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Keywords

obstetrics, perinatal care, point-of-care testing, rapid HIV testing

 

Authors

  1. Dennis, Renata L. MPH, RN
  2. Negron, Terri J. MN, RN, FNP
  3. Lindsay, Michael MD, MPH
  4. Nesheim, Steven R. MD
  5. Lee, Francis K. PhD
  6. Jamieson, Denise J. MD, MPH

Abstract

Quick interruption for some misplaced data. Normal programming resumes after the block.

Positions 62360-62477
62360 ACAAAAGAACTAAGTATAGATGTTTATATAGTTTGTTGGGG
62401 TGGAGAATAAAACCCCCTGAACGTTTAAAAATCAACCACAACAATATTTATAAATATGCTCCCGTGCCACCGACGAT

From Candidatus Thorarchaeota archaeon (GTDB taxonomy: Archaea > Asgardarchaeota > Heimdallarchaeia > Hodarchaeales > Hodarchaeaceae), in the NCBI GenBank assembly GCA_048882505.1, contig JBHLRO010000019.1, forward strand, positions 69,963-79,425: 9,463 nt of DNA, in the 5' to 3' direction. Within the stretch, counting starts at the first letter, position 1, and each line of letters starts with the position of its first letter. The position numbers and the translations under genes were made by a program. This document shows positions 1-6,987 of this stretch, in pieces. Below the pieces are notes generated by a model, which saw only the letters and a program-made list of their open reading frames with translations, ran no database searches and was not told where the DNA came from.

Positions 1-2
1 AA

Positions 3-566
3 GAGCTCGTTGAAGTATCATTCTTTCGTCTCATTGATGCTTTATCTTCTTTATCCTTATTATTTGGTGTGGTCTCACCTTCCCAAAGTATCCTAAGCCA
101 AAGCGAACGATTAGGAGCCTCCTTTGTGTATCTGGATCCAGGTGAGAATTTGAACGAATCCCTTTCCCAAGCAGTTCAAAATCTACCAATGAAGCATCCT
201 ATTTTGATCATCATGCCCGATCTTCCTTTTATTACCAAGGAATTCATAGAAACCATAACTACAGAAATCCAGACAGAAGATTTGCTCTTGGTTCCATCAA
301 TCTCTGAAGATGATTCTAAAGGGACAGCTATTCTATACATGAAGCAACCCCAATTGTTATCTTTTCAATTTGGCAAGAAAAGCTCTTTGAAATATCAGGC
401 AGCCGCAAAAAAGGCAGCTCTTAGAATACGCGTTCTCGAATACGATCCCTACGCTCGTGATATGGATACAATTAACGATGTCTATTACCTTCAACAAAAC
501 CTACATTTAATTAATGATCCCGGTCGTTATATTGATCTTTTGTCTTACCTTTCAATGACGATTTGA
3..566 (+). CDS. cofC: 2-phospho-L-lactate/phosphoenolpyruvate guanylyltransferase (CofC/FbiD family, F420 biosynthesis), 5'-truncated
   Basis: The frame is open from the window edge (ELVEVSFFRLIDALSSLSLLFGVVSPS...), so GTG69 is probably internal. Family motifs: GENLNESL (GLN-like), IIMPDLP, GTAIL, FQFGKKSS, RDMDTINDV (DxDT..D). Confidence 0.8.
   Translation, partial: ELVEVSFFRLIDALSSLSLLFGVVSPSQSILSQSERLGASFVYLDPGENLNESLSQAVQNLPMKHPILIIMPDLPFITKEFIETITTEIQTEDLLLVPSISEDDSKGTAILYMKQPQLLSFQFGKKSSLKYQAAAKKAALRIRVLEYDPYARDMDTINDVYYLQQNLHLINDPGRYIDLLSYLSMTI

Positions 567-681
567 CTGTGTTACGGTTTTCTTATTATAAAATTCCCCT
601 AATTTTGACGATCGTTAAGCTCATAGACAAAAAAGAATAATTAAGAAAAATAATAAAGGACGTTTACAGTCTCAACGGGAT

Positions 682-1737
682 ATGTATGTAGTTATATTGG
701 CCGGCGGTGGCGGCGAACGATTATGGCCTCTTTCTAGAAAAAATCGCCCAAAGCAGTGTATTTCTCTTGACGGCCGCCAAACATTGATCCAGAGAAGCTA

Despite the use of antiretroviral medications during the antenatal/perinatal period, 280 to 370 human immunodeficiency virus (HIV)-infected infants are born each year in the United States. Women who might transmit the virus to their infants are (1) those not offered antenatal testing due to perceived low risk; (2) those who are noncompliant with their antiretroviral regimen; (3) those with prophylaxis failures despite good compliance; and (4) those who present late to delivery without prenatal care. The Centers for Disease Control and prevention sponsored MIRIAD (mother-infant rapid intervention at delivery) to study rapid testing of women who present late in pregnancy and/or to labor and delivery with unknown HIV status. MIRIAD was implemented in 18 hospitals in 6 American cities. In Atlanta, GA, the 2 participating hospitals had institutional differences that created different models of implementation. Hospital 1 is large and publicly funded, practicing team nursing and utilizing laboratory-based testing. Hospital 2 is a medium-sized nonprofit, whose primary nursing model allowed for specially trained staff to do point-of-care (POC) testing. Regardless of hospital type, nursing care paradigms, or testing model, facilities interested in successfully implementing a similar protocol must formulate policies for testing, notification, and treatment as well as consider dedicating a staff member to the program.